Are souls being saved? That's the only question of any importance. The trends seem to suggest that there are young people hearing a call from God to actively engage the precious and living heritage - Tradition - of God's Holy Church and launch Her to the future. A future of growth collecting God's children into Catholic unity.

Your post signifies that threads like these can be uplifting as well!  :-)  Here's to the "glass half full" crowd!
34 posted on 11/02/2003 9:00:27 PM PST by GirlShortstop
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To: Loyalist
Starting from the nadir of the post-Vatican II mess is a great way to make a dead-cat bounce look like real growth.

Bingo!

The implications for the Church that the extinction of women's religious orders raises are too many to count, but they are horrible.

"Extinction" is not too strong a word to use.

35 posted on 11/03/2003 6:50:19 AM PST by Maximilian
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To: GirlShortstop
The eternal cynic Deacon notwithstanding, and GDP aside, the US will always have "enough" priests.

But the definition of the term "enough" is a bit slippery, eh?
36 posted on 11/03/2003 7:22:04 AM PST by ninenot (Democrats make mistakes. RINOs don't correct them.--Chesterton (adapted by Ninenot))
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To: ninenot
I know for a fact they the numbers are up at Sacred Heart Seminary in Detroit. That goes for those within the Diocese. They are almost to a man much more orthodox than what was there just five or six years ago.
37 posted on 12/20/2003 4:07:23 AM PST by Diva
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To: Maximilian
The increase in seminarians is up from the very lowest point when there were virtually none as a percentage of Catholics worldwide. But it's still not nearly enough to replace the dying generation that represents the last of the pre-Vatican remnant.

This is probably true and given the very real circumstance that these seminarians tend to be more conservative than those priests who are in their 40s,50s and 60s. The Church in the US is in for a "retooling" and these brand new priests are in for much sacrifice and contention but then it wouldn't be the first time in Church history.

38 posted on 12/20/2003 4:13:31 AM PST by Diva
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To: Longshanks
I spoke to Michael Rose about Sacred Heart Seminary in Detroit. While I think his assessment was accurate it was a situation that existed 5 or more years ago and something Cardinal Maida was trying to fix. Rose said he had heard things were better and I hope one day he will be able to write another book which speaks of improvement, until then I will pray for better priests. The situation in Detroit was pretty bad, St. John Seminary was one of the worst in the country and the process of correction started back in the 80s with Cardinal Szoka (sp?) when he closed St. John as a Seminary and moved the faculty and seminarians into Sacred Heart. You can argue about how long it is taking to clean up the mess but I am very pleased it is taking place otherwise I doubt there would be any seminarians.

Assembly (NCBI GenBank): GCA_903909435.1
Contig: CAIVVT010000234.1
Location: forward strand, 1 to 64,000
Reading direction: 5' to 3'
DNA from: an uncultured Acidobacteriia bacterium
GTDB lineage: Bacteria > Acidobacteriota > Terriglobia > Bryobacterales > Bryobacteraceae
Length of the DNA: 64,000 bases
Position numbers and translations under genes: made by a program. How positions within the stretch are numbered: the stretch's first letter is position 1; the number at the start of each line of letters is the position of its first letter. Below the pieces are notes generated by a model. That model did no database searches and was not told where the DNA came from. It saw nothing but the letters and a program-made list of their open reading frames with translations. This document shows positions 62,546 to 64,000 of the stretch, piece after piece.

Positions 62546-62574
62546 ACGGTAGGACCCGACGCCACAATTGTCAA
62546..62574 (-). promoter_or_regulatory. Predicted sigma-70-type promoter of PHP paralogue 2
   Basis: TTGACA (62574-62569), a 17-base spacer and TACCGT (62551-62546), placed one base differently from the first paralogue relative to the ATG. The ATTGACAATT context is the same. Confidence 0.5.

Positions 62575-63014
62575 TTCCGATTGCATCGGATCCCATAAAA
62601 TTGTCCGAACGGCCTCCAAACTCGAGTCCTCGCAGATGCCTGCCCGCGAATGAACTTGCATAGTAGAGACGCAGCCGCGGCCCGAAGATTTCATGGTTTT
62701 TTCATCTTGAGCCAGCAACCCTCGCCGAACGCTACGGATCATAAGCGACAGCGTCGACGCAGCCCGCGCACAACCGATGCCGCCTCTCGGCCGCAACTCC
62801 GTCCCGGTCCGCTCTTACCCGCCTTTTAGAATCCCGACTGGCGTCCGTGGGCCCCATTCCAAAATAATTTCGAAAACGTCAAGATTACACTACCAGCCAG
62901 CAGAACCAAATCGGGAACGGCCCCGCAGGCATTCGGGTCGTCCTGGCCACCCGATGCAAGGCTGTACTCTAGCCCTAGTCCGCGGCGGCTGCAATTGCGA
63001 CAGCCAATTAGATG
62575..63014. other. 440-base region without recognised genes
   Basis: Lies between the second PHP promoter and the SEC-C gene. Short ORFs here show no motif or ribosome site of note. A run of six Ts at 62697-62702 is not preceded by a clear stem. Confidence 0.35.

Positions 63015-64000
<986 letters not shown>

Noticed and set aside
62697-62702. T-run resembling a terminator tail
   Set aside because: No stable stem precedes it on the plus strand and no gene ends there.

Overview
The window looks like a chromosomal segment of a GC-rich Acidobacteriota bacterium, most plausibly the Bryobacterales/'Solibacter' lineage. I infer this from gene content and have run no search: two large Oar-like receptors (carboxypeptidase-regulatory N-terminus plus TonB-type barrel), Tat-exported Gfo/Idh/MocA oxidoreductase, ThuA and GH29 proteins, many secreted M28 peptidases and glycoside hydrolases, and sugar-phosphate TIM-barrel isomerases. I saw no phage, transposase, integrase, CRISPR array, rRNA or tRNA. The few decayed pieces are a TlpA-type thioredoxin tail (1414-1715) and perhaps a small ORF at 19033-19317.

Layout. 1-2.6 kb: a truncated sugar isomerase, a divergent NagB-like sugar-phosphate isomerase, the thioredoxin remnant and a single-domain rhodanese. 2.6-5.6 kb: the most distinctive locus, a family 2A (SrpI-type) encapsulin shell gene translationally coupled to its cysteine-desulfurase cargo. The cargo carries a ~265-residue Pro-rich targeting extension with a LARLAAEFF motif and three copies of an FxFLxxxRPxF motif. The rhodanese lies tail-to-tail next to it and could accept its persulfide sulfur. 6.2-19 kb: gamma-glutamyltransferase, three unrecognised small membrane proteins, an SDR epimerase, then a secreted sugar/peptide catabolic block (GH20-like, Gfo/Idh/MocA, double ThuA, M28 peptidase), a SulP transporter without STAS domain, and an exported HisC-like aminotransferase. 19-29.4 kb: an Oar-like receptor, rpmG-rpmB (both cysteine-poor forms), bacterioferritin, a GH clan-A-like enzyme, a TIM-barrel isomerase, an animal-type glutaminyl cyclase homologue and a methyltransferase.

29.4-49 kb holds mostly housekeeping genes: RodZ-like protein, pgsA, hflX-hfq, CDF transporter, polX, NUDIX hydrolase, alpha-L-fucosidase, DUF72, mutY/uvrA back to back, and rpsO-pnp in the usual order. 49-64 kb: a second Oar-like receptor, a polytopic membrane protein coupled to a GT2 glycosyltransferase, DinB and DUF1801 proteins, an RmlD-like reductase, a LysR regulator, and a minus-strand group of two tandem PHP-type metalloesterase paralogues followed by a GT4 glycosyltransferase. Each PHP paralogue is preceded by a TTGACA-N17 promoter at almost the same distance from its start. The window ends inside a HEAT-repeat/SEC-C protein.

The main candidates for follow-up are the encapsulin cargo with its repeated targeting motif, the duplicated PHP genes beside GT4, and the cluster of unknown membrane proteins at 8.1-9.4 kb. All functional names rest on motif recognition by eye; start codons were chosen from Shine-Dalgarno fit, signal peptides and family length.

39 posted on 12/20/2003 4:33:46 AM PST by Diva
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To: sinkspur
At least a guy gets three squares a day in a seminary on a continent where abject poverty is the rule and with little hope for a man with an IQ over 90. Priests don't starve.

I only know several of these priests, one in particular who is in this country because the dictator was out to kill him. He had already lost several brothers to the tender mercies of the dictator's thugs. Very intelligent and tireless in his efforts to keep the French government informed of the effects their support for this dictator is having on the people of his country. Very sad stories of mothers giving up their babies to the river in hopes someone downstream will be able to care for them. While it is probably true there are some becoming priests in Africa because they think it will be an easier life, there are many who become priests and make daily sacrifices we in this country can't even imagine.

40 posted on 12/20/2003 4:49:01 AM PST by Diva
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To: ninenot
Half full, half empty, it doesn't matter. The Lord is alive and well and His Will will be done.
41 posted on 12/20/2003 8:16:50 AM PST by tiki
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To: tiki; BlackElk; sinkspur; NYer; Sursum Corda; SoothingDave; Aquinasfan
Just got word this AM that Detroit will ordain NINE men this spring.

By coincidence, they all came to the Seminary during the Rector-ship of (now-Bishop of Oakland) Vigneron--a stout, hearty, and most Catholic fellow.
42 posted on 12/20/2003 12:15:24 PM PST by ninenot (So many cats, so few recipes)